Obama has bounce in his step but race is close, says adviser


Cheers, chants and confetti as Barack Obama accepts White House nomination

PRESIDENT BARACK Obama and Mitt Romney shadowed each other on the campaign trail in the swing states of New Hampshire and Iowa yesterday, following Obama’s acceptance speech at the Democratic convention on Thursday night.

Romney did not receive the expected “bounce” coming out of the Republican convention last week. Most commentators agreed that the Democratic convention was more successful, but Obama’s senior adviser, David Axelrod, played down expectations of significant movement in opinion polls. “I think it’s going to be close; there’s never going to be a huge gap” because “the movable part of the electorate” was small, he said.

Obama’s appeal for another term came amid mixed economic news. Hours before his speech, the three US stock indices closed at their highest levels for years, following the announcement of the ECB plan to purchase bonds from heavily indebted countries.

However, the August jobs report, released yesterday morning, was disappointing. Unemployment fell from 8.3 to 8.1 per cent, but only because 250,000 people stopped looking for jobs. The labour force comprises only 63.5 per cent of the US population, the lowest proportion since the start of the Reagan administration in 1981.

The split recovery, where US companies do well while employment stagnates, is attributed to reluctance on the part of business to hire in the face of uncertainty about European debt, the looming “fiscal cliff” and future tax rates.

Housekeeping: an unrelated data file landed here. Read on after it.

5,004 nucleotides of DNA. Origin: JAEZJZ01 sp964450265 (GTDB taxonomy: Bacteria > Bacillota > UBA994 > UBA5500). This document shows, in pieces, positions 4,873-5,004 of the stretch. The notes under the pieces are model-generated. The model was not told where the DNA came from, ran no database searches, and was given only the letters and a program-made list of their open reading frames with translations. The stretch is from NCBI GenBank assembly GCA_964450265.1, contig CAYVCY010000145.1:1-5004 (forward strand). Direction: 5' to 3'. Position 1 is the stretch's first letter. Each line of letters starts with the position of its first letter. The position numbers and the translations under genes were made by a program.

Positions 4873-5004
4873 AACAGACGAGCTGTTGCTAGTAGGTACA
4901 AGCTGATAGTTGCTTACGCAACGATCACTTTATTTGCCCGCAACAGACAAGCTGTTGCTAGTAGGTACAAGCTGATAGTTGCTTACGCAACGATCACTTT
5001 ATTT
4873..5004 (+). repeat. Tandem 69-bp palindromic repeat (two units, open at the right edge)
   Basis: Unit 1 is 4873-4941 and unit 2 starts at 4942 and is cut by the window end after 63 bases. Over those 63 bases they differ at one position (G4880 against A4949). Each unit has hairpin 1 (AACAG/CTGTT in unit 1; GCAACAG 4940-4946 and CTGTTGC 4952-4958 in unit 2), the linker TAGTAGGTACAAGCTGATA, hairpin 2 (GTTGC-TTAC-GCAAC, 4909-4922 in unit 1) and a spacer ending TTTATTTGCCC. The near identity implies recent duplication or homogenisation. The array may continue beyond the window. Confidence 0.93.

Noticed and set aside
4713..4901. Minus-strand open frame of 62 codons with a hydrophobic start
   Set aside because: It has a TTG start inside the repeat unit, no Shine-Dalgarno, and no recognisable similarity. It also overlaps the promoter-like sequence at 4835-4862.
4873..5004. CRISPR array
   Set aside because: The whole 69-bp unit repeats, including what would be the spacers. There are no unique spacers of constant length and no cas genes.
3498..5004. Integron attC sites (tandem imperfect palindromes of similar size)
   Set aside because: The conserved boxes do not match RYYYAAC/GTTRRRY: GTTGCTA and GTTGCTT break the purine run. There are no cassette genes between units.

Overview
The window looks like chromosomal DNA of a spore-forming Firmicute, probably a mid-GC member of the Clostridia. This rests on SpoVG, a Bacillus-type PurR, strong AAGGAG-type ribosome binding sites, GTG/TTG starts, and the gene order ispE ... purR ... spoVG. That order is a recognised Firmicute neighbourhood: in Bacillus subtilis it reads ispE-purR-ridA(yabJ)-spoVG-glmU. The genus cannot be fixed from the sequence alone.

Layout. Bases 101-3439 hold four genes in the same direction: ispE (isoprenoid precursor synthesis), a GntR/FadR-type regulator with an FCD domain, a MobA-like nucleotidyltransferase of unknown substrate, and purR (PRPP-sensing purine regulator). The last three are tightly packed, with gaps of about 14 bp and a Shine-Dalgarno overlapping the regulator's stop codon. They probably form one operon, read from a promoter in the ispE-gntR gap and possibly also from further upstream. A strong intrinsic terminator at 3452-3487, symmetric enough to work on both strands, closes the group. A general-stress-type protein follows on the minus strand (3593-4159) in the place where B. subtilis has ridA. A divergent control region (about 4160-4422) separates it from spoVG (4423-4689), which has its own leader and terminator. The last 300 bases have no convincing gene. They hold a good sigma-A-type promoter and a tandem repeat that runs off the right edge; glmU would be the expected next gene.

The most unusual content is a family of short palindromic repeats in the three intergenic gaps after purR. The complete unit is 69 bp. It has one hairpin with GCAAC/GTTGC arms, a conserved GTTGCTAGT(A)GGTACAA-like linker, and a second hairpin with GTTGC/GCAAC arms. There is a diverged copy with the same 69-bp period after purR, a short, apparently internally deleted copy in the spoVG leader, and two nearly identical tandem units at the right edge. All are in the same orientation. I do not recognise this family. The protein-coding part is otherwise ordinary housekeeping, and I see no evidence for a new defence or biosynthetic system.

“This is not even close to what a recovery looks like,” the Republican vice-presidential candidate Paul Ryan said, calling the poor economy “the result of failed leadership in Washington”.

“I won’t pretend the path I’m offering is quick or easy. I never have,” Obama told a packed audience at the Time Warner Cable Arena in Charlotte and an audience of up to 40 million television viewers on Thursday night. “You didn’t elect me to tell you what you wanted to hear, you elected me to tell you the truth. And the truth is, it will take more than a few years for us to solve challenges that have built up over decades.”

Obama revisited hope and change, the themes of his 2008 campaign. “You were the change,” he said, saying that without the support of American voters, none of his accomplishments in office – healthcare legislation, grants for education, clemency for some illegal immigrants and the end of discrimination against gays in the military – would have happened.

“I am hopeful because of you,” he said.

When the president said “Madam chairwoman, delegates, I accept your nomination for president of the United States,” the crowd broke into wild cheers of “Four more years. Four more years”.